With one signature missing the Boston 2024 Olympic bid became effectively dead. Will Los Angeles be the replacement candidate?
On Monday mayor Martin J. Walsh refused to supply public guarantees for the 2024 Olympics. The document promising possible financial involvement in the project was required by the US Olympic Committee (USOC).
After lack of agreement on the issue, the Boston2024 landing page offered a statement from no-longer-organiser Steve Pagliuca: “We believe Boston would have been an excellent host for the Olympic and Paralympic Games, but we know Boston’s future is still bright thanks to the love for our city we’ve witnessed over the last several months.”
Love for Boston is no necessarily that for Boston 2024 as polls suggested. Less than half of the population was recently drawn to the vision, especially with ongoing discussions on whether taxpayer money will or will not be needed (or rather: how much will be needed) to support this private bid.
Resignation of Boston was the key talking point in Kuala Lumpur, where the IOC is selecting the host of 2022 Winter Olympics (decision between Beijing and Almaty to come tomorrow). The national USOC is looking for alternative host cities to actually file a bid to the IOC.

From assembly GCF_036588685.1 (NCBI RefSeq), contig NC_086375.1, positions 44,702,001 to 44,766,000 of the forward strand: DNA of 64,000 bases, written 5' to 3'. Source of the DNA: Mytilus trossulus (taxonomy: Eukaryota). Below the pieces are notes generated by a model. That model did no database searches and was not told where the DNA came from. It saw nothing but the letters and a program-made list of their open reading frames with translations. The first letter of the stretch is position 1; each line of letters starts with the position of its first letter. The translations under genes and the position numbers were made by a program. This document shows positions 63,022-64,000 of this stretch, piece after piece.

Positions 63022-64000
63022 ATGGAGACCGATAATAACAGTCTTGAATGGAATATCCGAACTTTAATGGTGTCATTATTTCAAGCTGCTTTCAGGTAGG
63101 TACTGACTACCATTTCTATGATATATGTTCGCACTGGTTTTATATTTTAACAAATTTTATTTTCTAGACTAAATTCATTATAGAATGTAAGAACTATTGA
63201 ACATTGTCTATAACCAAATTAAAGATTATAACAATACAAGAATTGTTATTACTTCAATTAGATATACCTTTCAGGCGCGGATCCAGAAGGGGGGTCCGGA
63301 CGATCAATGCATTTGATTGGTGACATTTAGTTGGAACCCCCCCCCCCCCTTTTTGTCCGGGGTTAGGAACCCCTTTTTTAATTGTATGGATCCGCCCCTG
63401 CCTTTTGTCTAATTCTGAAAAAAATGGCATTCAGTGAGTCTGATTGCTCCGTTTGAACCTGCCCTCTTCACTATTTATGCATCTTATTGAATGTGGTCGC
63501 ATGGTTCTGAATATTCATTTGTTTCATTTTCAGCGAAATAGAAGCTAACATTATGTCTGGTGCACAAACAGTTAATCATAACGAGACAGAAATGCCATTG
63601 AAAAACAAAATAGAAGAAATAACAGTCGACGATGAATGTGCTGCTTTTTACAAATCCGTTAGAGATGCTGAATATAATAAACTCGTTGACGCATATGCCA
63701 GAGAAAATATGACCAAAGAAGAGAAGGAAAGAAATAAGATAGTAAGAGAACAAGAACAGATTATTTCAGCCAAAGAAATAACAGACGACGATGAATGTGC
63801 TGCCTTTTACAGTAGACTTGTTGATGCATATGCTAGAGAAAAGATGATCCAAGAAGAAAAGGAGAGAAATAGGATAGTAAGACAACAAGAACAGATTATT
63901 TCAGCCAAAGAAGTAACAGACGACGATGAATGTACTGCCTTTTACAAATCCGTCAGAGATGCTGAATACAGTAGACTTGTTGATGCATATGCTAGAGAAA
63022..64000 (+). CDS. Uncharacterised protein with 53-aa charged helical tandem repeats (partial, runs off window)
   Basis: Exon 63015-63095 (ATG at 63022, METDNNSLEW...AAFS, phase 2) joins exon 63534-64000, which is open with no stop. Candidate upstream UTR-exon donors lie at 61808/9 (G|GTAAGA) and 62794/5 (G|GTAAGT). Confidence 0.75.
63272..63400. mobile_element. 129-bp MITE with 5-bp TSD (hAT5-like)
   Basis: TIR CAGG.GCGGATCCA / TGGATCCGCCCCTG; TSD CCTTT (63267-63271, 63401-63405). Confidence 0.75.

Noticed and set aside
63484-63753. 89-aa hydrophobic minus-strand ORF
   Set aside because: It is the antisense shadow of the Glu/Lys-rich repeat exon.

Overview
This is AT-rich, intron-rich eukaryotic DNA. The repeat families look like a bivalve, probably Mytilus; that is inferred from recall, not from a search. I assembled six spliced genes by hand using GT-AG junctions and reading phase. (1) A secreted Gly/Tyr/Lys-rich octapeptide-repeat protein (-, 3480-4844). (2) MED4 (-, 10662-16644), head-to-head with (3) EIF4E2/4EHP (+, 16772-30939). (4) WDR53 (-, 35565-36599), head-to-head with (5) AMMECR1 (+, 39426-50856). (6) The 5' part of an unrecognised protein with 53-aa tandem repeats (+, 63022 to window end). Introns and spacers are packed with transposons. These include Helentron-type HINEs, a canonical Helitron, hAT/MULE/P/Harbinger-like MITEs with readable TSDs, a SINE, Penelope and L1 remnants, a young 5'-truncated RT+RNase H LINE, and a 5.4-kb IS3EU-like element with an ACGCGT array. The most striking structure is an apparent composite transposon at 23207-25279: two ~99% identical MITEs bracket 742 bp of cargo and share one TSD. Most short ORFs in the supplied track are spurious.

Many speculations suggest Los Angeles and such choice is backed by Sir Craig Reedie, vice-chairman of the IOC. LA previously hosted the tournament twice (1932 and 1984) and has a lot of infrastructure either existing or proposed already as private investment. This includes the LA Memorial Coliseum, possible main stadium, but also nearby LAFC soccer stadium and two bids for a brand new NFL ground.